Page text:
Australian Biotech Company to Produce 300 Million Micro-Array Vaccine Patches to Treat Flu and Potentially Covid-19
(by James Hall | The West Australian) – Queensland biotech company Vaxxas will develop and manufacture needle-free vaccines as health authorities stress the significance of booster Covid-19 jabs.
The “world-leading” technology will be warmly welcomed for those with needle phobias, but Vaxxas chief operations officer Angus Forster said its simple application was ideal for underdeveloped countries and remote communities.
The dosage is administered through a “high density micro-array patch”, which is applied to the skin for 10 seconds at a depth of just a quarter of a millimetre.
“Our clinical research shows this elicits a more efficient and effective immune response than traditional syringes due to the abundance of immune cells immediately below the surface of the skin,” he said.
“There’s also the opportunity to make the transportation of vaccines to rural and remote communities much easier as the vaccine patch can be stored at temperatures as high as 40ºC.”
The patches will initially be used for influenza vaccines, with the intention to be rolled out for a variety of jabs, including the Covid-19 vaccines.
Construction had begun on the company’s manufacturing facility in Hamilton, in Brisbane’s north, which is expected to be completed by 2023 with support from the Queensland government, Deputy Premier Steven Miles said.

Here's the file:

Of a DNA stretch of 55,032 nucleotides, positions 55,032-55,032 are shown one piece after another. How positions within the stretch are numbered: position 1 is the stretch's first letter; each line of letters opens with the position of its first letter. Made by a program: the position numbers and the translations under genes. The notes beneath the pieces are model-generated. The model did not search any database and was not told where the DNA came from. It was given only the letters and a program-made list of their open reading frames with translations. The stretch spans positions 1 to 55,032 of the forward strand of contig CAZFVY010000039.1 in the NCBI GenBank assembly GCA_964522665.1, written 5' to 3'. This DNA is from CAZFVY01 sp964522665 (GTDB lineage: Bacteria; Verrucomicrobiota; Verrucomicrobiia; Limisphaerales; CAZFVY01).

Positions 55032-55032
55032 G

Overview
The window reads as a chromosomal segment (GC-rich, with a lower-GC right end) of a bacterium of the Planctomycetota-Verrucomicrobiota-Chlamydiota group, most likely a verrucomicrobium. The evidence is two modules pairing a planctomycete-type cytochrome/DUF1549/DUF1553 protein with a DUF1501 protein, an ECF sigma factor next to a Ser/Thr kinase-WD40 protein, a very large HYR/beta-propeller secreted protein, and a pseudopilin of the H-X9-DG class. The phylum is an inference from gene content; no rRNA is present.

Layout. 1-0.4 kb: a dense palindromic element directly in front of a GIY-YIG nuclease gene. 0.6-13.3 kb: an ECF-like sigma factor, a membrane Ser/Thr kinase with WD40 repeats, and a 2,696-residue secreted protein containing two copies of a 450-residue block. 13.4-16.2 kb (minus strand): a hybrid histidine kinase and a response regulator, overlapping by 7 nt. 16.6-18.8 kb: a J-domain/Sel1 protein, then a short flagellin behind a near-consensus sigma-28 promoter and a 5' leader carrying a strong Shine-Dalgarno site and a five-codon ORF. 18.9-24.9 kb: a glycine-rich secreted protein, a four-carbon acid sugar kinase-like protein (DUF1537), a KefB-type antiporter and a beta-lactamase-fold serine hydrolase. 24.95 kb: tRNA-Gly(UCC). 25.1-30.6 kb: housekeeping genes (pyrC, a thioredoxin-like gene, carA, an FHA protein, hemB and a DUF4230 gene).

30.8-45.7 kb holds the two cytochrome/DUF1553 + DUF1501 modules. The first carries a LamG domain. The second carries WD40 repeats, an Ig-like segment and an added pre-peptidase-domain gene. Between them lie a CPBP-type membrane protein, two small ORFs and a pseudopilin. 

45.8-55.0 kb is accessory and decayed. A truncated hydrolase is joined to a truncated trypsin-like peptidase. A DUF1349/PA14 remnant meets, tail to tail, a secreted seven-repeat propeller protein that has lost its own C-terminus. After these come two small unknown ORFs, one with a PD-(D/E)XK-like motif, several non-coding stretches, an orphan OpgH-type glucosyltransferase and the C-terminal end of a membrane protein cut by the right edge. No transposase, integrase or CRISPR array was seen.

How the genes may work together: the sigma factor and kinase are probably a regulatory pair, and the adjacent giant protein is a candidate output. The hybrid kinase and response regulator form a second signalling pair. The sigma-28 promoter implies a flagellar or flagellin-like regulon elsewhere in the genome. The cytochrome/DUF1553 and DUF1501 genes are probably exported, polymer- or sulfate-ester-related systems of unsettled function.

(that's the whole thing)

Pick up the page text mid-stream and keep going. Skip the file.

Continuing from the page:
Once the manufacturing plant is up and running, Vaxxas will produce 300 million vaccine doses each year.
“An existing warehouse here at Northshore, Brisbane, will be refurbished and transformed into a state-of-the-art biomedical manufacturing facility, creating more than 80 jobs during construction” Mr Miles said.
“Over the next 10 years, this rate of production is expected to contribute hundreds of millions of dollars to the Queensland economy.
“Vaxxas will employ up to 110 high-skilled biomedical experts when operating in early 2023. This could grow to more than 139 new jobs over five years, which will go a long way in securing Queensland as a globally competitive Asia-Pacific biomedical hub.”
The reliance on vaccines will continue as the pandemic evolves, with pharmaceutical giant Pfizer revealing two shots of its jab may not be enough to protect against the Omicron variant.
Pfizer on Wednesday announced the results from an initial laboratory study had indicated three doses of the vaccine might be needed to create enough antibodies to “neutralise” the Omicron Covid-19 variant.
The results showed that sera, a fluid obtained from separating blood, from individuals who received two doses of the current Covid-19 vaccine exhibited, on average, more than a “25-fold reduction in neutralisation titers against the Omicron variant compared to wild-type”.